"Hark Hung the Moon ... And Warmed Our Cold, Cold Hearts." By Rheta Grimsley Johnson. NewSouth Books. 191 pages. $24.95
Hank Williams has been dead for almost 60 years, yet he is still an iconic figure in Southern country music.
So much so that the prize-winning columnist and author Rheta Grimsley Johnson, who wasn't born until the year he died, has chosen to write a book about him.
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She was helped greatly by her late husband, Don Grierson, and his former wife, Pat, who had talked to everyone they could find who had known Williams, sung with him or drank with him. But they never actually wrote the book they planned. All their material was stored in a box marked "HANK," and after Grierson's death, Johnson found it in her attic. She was determined to finish the book they never had the time to write.
The songs of Hank Williams have been part of Johnson's life as long as she can remember. He sang of love and loss and heartbreak and loneliness, and she has found herself frequently turning to his music for support and consolation and just because she loves it so much.
Actually, this book is more about her than it is about Williams. She describes her own childhood in Georgia and Alabama, her efforts to make it as a singer ("I couldn't sing but it didn't stop me from trying. And trying."), her marriages, her writing career.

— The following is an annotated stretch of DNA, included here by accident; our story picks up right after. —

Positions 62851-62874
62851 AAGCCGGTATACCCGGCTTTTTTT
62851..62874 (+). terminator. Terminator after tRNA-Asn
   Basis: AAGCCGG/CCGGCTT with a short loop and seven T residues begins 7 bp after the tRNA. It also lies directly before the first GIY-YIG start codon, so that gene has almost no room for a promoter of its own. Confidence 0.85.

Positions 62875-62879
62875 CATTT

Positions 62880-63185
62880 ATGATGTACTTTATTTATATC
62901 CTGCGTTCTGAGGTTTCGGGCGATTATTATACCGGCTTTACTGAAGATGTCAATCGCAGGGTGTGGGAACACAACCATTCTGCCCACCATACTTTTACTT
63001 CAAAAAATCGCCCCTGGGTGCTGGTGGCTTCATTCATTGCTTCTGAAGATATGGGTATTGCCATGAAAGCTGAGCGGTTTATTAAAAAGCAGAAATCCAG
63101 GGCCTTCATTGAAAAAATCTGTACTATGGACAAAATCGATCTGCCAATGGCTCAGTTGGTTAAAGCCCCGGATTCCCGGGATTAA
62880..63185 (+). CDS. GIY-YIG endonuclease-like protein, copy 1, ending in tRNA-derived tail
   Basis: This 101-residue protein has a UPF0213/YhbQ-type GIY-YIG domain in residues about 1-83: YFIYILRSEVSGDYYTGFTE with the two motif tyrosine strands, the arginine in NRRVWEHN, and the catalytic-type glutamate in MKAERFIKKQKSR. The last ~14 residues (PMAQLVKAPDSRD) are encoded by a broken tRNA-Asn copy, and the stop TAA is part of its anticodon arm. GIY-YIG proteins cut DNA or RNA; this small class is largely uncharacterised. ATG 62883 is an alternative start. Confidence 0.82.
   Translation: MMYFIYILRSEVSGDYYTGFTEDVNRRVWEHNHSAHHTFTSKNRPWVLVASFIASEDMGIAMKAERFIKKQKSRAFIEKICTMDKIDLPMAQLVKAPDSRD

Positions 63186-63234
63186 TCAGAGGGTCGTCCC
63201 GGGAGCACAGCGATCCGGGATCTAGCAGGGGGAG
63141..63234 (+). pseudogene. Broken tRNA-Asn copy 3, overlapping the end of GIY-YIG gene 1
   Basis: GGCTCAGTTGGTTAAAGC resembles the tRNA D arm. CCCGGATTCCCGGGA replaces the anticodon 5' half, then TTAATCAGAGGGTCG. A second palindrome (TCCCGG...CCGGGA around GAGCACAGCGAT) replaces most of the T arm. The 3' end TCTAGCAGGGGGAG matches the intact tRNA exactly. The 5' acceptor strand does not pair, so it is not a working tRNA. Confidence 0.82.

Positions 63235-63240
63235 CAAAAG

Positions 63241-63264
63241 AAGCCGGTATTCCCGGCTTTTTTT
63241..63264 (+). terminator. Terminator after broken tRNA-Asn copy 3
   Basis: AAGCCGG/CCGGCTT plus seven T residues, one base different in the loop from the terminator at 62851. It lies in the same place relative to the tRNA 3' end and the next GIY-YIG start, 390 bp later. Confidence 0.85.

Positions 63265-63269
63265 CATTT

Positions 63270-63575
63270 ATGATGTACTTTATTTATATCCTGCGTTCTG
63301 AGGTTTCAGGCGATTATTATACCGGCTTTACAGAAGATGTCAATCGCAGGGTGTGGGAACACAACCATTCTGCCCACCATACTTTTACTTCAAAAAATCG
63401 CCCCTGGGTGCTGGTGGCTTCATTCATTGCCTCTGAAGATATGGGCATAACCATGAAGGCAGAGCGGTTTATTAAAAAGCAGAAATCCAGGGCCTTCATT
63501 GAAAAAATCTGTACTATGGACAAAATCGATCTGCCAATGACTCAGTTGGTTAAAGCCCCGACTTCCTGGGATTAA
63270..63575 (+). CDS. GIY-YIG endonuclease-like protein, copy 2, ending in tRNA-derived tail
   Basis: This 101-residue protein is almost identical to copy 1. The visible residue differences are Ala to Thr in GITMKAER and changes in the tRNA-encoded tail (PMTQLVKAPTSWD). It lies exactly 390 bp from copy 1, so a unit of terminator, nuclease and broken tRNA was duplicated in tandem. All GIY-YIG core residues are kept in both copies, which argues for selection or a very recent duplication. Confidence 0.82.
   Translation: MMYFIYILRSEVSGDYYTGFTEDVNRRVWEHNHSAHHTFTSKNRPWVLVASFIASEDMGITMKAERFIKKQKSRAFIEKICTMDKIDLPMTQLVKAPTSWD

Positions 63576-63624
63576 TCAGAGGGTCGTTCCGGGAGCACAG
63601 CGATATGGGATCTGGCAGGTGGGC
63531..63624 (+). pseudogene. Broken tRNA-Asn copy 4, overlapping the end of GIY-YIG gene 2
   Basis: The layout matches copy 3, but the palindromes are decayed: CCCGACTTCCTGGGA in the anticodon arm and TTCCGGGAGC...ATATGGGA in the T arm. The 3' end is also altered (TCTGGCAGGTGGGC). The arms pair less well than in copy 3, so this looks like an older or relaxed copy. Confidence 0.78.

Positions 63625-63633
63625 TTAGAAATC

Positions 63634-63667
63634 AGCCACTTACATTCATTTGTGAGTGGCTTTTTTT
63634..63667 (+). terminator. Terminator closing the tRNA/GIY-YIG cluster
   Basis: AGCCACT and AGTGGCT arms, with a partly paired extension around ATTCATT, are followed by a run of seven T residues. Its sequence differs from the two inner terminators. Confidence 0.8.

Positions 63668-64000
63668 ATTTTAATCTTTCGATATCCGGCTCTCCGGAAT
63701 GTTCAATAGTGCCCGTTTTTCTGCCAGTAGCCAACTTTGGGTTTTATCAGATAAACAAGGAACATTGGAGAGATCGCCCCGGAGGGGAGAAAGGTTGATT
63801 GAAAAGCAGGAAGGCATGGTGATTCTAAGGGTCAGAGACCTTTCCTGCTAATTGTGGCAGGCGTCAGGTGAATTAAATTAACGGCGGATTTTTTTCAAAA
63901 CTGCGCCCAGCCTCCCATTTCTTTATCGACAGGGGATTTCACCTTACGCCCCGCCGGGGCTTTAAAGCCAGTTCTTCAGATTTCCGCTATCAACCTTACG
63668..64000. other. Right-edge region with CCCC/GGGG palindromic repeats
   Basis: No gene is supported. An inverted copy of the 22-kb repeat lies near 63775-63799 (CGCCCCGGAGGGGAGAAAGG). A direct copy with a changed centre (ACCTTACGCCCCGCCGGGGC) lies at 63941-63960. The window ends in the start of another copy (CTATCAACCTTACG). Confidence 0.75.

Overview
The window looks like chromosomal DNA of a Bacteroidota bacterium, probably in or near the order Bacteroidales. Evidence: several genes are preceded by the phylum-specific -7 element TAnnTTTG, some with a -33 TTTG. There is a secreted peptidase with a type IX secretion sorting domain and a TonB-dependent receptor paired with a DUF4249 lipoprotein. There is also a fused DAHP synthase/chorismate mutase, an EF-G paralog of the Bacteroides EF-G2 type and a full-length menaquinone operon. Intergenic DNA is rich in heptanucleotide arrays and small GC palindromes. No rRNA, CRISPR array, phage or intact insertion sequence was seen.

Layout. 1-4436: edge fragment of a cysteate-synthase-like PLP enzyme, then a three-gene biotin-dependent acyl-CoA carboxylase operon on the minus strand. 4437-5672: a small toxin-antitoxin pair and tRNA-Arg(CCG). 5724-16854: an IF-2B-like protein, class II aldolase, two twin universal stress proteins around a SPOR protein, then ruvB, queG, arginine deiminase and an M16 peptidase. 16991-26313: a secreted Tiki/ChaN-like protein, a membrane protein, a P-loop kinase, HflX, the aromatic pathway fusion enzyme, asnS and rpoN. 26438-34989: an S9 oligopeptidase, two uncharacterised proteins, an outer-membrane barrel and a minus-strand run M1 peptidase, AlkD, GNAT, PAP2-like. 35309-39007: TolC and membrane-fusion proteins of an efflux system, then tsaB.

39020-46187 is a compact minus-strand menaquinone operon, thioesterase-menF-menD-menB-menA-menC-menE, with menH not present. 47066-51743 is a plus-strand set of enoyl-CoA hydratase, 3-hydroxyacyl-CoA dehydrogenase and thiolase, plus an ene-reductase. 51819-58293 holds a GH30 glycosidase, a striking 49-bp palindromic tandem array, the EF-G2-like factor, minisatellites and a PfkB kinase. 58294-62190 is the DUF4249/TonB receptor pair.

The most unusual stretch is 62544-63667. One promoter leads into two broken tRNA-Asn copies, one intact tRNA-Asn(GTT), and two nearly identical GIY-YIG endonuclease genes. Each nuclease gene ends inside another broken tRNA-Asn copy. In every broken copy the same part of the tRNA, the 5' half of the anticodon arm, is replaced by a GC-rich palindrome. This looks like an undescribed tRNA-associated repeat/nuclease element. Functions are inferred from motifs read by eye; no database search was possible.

She interviewed his daughter and an old singing partner and the friend who helped him get started, singers who built their careers on his songs, Williams imitators -- in short, everyone whose life has been changed by the music he turned out in his too-short 29 years.
She is occasionally self-indulgent, and at times seems to be shoveling in everything she knows about Williams, but she writes well and lovingly about a country legend.
If you're a Williams fan, or even if you just love country music, you'll find it fun to read.
"The Aleppo Codex," by Matti Friedman. Algonquin Books. 299 pages. $24.95
This is a true-life detective story about a 1,000-year-old volume, the most perfect copy of the original Hebrew Bible ever written, and how it has survived one crisis after another. Friedman is a good reporter, and this is the most complete account of the troubled history of the book many Jews believe holds them together as a people.
It began for Friedman when he was allowed to see this sacred book, considered to be "God's word as it was sent into the world of men in their language."
Known as the Aleppo Codex, it was hidden for centuries in the synagogue of Aleppo, Syria. Believed destroyed in the widespread rioting following the establishment of Israel, the "Crown of Aleppo," simply went into hiding.
A substantial part of the opening pages -- perhaps up to 40 percent of them -- were missing, and the author spends the last third of the book trying to find out what happened to them. He travels from Jerusalem to Aleppo to London to Brooklyn, uncovering many tales of espionage, murder and deception.
He never finds all of the missing pages, but probably solves more of the mysteries whirling around this book than anyone else will.
This skillfully reported book is not for everyone, but if you're Jewish or interested in religious history, you'll be rewarded.